2020-21 record 37-16-3, 77 points
1st in the MassMutual NHL East Division
Eliminated in the First Round by N.Y. Islanders
Additions: F Brian Boyle (signed to a PTO), F Michael Chaput, F Filip Hållander (acquired from TOR), F Danton Heinen, F Brock McGinn, F Dominik Simon, D Matt Barkowski (signed to a PTO), D Taylor Fedun, G Louis Domingue
Subtractions: F Pontus Åberg (signed with Belleville Senators, AHL), F Josh Currie (KHL), F Frederick Gaudreau (signed with MIN), F Mark Jankowski (signed to a PTO with NJD), F Jared McCann (traded to TOR), F Sam Miletic (signed with Chicago Wolves, AHL), F Colton Sceviour (signed to a PTO with EDM), F Brandon Tanev (expansion, SEA), D Lukas Bengtsson (KHL), D Cody Ceci (signed with EDM), D Kevin Czuczman (signed with MIN), D Jesper Lindgren (HockeyAllsvenskan), D Andrey Pedan (KHL), D Zach Trotman (retired), D Yannick Weber (NL), G Maxime Lagacé (signed with TBL), G Emil Larmi (Liiga)
Still Unsigned: None
Re-signed: F Zach Aston-Reese, F Kasper Björkqvist, F Teddy Blueger, F Evan Rodrigues, F Radim Zohorna
Offseason Analysis: Penguins General Manager, Ron Hextall, had a realtively quiet offseason outside of the announcements that Sidney Crosby and Evgeni Malkin would miss some action to start the 2021-22 season.
After making some depth signings, Pittsburgh is left with about $121,800 in cap space. In other words, it might be a little bumpy out of the gate without Crosby and Malkin– especially since the Pens dealt Jared McCann to the Toronto Maple Leafs for Filip Hallander and a 2023 7th round pick ahead of the 2021 NHL Expansion Draft.
In retrospect, perhaps it would’ve been worth keeping McCann and convincing the Seattle Kraken to take almost anyone else– there’s still a chance they would’ve taken Brandon Tanev anyway, especially if Pittsburgh had crafted a deal with the Kraken to agree to not select McCann in exchange for some draft picks or something.
Nevertheless, Hextall made a conscious decision to move on from McCann’s 14-18–32 totals in 43 games last season and Tanev’s 7-9–16 totals in 32 games with the Penguins in 2020-21 and live with the consequences of his own actions. At least there’s Jeff Carter.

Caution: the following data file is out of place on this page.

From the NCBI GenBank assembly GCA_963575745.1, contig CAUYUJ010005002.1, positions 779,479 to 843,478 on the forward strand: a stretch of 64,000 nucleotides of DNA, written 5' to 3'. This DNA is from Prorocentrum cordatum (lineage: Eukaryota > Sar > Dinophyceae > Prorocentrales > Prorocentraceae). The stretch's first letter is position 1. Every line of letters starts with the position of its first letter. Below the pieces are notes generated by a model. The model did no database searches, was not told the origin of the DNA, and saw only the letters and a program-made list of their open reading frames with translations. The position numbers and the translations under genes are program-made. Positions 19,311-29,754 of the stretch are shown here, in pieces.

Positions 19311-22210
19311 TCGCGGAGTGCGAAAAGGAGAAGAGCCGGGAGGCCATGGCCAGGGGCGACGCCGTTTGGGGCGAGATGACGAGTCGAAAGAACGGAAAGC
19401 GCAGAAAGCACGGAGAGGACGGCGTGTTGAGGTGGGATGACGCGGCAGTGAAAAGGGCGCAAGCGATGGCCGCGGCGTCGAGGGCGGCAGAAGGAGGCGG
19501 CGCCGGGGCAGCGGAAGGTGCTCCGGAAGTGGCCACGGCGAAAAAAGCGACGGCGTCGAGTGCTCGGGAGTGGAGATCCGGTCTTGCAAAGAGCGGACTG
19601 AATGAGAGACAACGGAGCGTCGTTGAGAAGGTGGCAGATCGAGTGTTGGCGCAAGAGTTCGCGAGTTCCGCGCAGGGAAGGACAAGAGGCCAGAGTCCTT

At some point, the magic will wear out in Pittsburgh.
Though the Penguins may have calmed the waters of the Malkin trade rumors under the previous regime ruled by Jim Rutherford, there’s the reality of a post-Crosby and Malkin era soon to sink in.
Malkin is a pending-unrestricted free agent at season’s end and Crosby is under contract through the 2024-25 season.
If the Penguins aren’t able to escape the First Round in 2022, and Malkin determines there’s no future in sight for success in a Pittsburgh jersey, there’s a good chance he could leave– not in search of a big cheque, but rather another chance at one more Cup ring on a contender’s roster.
But let’s not get too bogged down by the grips of reality.
Penguins head coach, Mike Sullivan, has some juggling to do with the lineup– like always– and with a new cast of characters that includes Hållander, Danton Heinen, Brock McGinn and the return of Dominik Simon– there’s a lot of depth to go around.
At 21-years-old, Hållander might be ready for some NHL action, whether out of necessity or to simply prove his skill level.
Heinen, meanwhile, is looking for a fresh start after the Anaheim Ducks chose not to tender him a qualifying offer, leading him to sign a one-year deal with the Penguins worth $1.100 million.
In 43 games with the Ducks last season, Heinen had 14 points (seven goals, seven assists), scoring fewer points than he had in the previous season for third-straight season since he broke out with 16-31–47 totals in 77 games for the Boston Bruins in 2017-18.